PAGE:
He took off his hair by choice to help those who lose theirs to chemotherapy.

Jason Shand, a Registered Nurse in the Emergency Department at Royal University Hospital (RUH) in Saskatoon, had his head shaved live on television on October 29 in the main mall area of the hospital, in support of fund raising efforts for breast cancer research.

A hairdresser shaves a man's head.

Jason Shand had his head shaved by a hairdresser after joining with the rest of the staff of the RUH emergency department to raise money for breast cancer research.

“It started with WestJet taking the initiative to help one of our emergency room employees who has a child that suffers from a long-term disease, and they are in Edmonton and having to live there. WestJet started a fundraiser to help them, and I said to our staff that we could do more as well,” Shand told Global Saskatoon’s Melissa Nakhavoly on the Global Morning Show. “So we decided to step forward and to take on breast cancer.”

The emergency department staff made pink shirts to show support for women who are fighting the battle against breast cancer, and when a staff member suggested Shand shave his head, he agreed to it.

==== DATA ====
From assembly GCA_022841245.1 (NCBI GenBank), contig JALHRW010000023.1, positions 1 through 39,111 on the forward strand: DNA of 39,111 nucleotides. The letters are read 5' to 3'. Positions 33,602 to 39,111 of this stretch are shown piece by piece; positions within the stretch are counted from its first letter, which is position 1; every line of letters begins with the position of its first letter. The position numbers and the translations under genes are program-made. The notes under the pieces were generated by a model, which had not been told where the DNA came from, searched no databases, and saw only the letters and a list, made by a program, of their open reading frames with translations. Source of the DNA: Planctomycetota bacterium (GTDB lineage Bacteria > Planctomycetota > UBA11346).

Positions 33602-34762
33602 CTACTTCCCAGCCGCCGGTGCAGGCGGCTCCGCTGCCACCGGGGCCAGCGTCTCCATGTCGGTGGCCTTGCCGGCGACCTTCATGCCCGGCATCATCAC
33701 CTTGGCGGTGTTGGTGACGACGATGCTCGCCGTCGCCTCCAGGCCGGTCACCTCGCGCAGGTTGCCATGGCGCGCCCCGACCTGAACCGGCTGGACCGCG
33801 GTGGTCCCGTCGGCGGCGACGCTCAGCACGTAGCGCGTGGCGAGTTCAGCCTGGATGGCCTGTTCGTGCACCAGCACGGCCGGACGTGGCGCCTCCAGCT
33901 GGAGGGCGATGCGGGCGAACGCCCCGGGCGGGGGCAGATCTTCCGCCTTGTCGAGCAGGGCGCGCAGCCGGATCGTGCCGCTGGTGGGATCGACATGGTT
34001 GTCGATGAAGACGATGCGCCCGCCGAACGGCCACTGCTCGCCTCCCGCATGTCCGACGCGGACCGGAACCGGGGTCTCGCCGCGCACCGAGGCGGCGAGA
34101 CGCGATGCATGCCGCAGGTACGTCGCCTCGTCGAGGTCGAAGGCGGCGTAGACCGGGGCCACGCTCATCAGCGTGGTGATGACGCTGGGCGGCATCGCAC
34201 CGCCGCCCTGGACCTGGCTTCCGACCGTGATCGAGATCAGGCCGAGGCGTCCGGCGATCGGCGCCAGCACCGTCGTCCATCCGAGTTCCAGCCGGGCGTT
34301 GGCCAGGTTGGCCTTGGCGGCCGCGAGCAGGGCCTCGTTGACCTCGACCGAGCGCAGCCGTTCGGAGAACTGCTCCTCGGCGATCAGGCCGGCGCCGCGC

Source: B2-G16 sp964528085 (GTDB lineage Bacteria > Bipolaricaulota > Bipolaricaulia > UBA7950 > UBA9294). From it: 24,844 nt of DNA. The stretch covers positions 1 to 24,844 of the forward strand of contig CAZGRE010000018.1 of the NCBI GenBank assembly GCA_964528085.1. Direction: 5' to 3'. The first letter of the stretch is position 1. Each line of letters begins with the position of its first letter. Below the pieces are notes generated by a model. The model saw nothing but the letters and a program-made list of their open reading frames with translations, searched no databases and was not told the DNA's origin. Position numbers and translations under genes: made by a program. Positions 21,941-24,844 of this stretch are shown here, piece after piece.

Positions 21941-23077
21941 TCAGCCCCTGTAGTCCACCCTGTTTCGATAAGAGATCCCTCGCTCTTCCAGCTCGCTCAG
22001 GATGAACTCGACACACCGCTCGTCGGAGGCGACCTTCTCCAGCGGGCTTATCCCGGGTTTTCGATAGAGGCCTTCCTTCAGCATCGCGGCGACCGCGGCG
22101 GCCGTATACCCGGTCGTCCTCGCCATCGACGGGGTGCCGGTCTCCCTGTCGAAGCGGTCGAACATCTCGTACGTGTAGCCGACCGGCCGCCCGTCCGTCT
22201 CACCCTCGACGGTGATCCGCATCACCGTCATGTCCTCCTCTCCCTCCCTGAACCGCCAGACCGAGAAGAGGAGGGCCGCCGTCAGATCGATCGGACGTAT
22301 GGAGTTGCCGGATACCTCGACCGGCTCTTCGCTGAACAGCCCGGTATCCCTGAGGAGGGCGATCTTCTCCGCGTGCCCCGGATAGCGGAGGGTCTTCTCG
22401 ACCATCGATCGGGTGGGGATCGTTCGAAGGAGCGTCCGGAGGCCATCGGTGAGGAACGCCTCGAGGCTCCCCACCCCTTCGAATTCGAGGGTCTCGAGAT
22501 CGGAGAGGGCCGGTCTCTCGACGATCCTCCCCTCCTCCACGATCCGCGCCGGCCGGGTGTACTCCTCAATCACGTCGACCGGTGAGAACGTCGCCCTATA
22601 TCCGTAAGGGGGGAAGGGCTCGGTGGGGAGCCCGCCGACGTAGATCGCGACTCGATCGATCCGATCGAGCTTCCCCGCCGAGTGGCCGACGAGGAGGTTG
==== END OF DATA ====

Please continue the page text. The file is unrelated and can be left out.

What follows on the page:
“This is one more step we could do to raise more money to fight the fight,” he said.

Shand is surrounded by a camera and reporter.

Shand was interviewed by Global television before, during and after he shaved his head for breast cancer research on October 29.

Together, the emergency department raised $1,700 in less than four weeks by simply putting out jars, and sending some emails, asking for donations.

“People really stepped up and I’m very proud of all the support that we’ve gotten,” Shand said.

Over $300 more was raised just before Shand’s head was shaved that morning.

“I’m very excited and I’ve very proud to be able to do this to put my foot forward to support this worthy cause,” he said, just as the hairdresser got to work.

Sixty-seven Canadian women are diagnosed with breast cancer every day. Breast cancer is the most common cancer among Canadian women (excluding non-melanoma skin cancers). It is the second leading cause of death from cancer in Canadian women. Breast cancer can also occur in men, but it is not common.

In the end, the efforts of the RUH Emergency Department resulted in a donation of $2,018 for the Saskatchewan Cancer Agency through C95’s Radio Marathon For Breast Cancer Research.

A newly-bald man poses for photos

Nurse Jason Shand poses with his new bald head after shaving it live on television to raise funds for breast cancer research.